The 'We'll See'
Paraguay: Vice President of Paraguay Hugo Velázquez Moreno said he will resign soon. He has been accused of corruption by the United States, which he denies being guilty of. (AP)
Saudi Arabia: The country's very own oil company Saudi Aramco plans to begin permanently storing carbon dioxide from 2026 in one of the largest facilities of its kind as part of its larger vision to become a leader in producing hydrogen. (Bloomberg)
Papua New Guinea: James Marape stays Prime Minister after his party Pangu Pati won the general election in July. Good news: Women return to parliament for the first time since 2017. (ABC News)
Kenya: It's a really exciting neck-to-neck election. The winner is yet to be announced but keep an eye out. (Business Daily Africa) However, Business Daily's Sam Kiplagat writes that lawyers may be the biggest winners of Kenya's election.
Democratic Republic of Congo (DRC): More than 800 prisoners broke out of jail in DRC. Two police officers were killed as unidentified gunmen staged a jailbreak at Kakwangura central prison in eastern DRC, freeing 823 inmates. (The Guardian)
The good
Science: Radio astronomers in Chile have discovered a baby planet 395 light-years from Earth that might be forming moons soon. Scientists are super excited, 'omg, we might see how planetary atmospheres develop'. (Space.com)
EcuadorA species of iguana that went extinct nearly 200 years ago on one of the Galápagos Islands is making a comeback, with some help from a team of conservationists. (NPR)
  • Fun fact: The last person to spot a Galápagos land iguana on Santiago Island in Ecuador was Charles Darwin in 1835. He was on the expedition that led to his theory of evolution by natural selection.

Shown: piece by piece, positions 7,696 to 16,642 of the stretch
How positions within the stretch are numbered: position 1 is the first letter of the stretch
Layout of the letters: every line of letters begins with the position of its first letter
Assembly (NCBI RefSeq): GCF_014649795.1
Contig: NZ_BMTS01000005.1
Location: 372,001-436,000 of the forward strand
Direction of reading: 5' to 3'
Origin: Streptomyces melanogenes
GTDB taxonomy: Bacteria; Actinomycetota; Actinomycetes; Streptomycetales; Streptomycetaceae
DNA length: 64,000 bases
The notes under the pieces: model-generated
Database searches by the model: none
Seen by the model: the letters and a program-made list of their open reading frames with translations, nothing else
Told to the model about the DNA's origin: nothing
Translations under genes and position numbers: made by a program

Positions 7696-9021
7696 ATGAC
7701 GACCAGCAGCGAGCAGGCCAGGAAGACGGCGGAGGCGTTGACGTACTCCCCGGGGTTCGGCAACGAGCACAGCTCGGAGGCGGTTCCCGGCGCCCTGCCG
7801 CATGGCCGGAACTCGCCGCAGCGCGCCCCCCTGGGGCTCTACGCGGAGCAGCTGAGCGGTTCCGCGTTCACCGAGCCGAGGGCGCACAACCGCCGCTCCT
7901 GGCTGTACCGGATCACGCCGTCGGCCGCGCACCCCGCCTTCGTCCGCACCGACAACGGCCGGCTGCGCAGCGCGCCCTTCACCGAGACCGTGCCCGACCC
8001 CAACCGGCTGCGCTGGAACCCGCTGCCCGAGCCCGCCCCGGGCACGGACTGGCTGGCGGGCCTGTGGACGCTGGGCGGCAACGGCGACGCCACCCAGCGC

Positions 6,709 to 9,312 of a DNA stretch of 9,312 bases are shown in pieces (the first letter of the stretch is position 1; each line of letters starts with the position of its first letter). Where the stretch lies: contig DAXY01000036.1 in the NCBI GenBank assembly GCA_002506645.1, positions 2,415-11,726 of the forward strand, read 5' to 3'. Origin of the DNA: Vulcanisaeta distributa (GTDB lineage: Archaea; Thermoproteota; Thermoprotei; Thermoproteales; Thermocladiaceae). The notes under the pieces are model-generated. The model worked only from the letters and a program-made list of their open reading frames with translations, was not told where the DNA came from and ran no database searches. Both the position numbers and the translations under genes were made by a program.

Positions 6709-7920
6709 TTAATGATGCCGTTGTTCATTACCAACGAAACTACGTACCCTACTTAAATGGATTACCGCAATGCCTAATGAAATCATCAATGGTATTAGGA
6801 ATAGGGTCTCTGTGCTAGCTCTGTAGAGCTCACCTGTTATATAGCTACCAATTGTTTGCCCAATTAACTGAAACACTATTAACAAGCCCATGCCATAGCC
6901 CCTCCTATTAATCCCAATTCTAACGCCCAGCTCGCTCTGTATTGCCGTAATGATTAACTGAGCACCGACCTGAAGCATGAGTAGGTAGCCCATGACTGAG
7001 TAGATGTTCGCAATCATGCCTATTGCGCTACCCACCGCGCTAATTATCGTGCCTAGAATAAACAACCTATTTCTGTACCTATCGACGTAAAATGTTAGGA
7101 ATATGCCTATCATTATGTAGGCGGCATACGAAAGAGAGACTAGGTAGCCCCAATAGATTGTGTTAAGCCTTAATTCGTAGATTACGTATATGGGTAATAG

Health: A vaccine for Lyme disease is in its final clinical trial. It was created by Pfizer and French drugmaker Valneva. (NPR)
Japan: The Anegasaki-kai, an organized crime syndicate in Tokyo with roots dating to around a century ago, has decided to call it quits. They have been reselling tickets for concerts and running stalls at summer festivals all these years. Tokyo police is sighing in relief. (The Asahi Shimbun) Also, the country has granted asylum to a 30-year-old Kurdish man from Turkey for the first time. About 2,000 Kurds from Turkey live in Japan, but none of them had gained refugee status before. (Bianet)



On a lighter note

The World Cosplay Summit 2022 in Nagoya, Japan came to an end last week. (The Asahi Shimbun)

Here are some impressions: 
 
That's it from me. 

Have you checked out this newsletter's very own Spotify playlist Go Global Weekly yet?

If you enjoy reading whlw on the regular, have you considered supporting it financially? You can do so by becoming a monthly
supporter on Patreon or Paypal. If you can't afford to, that's totally fine. You can also help by telling your friends and family about this newsletter.
Copyright © 2022 what happened last week?, All rights reserved.


Want to change how you receive these emails?
You can update your preferences or unsubscribe from this list.

Email Marketing Powered by Mailchimp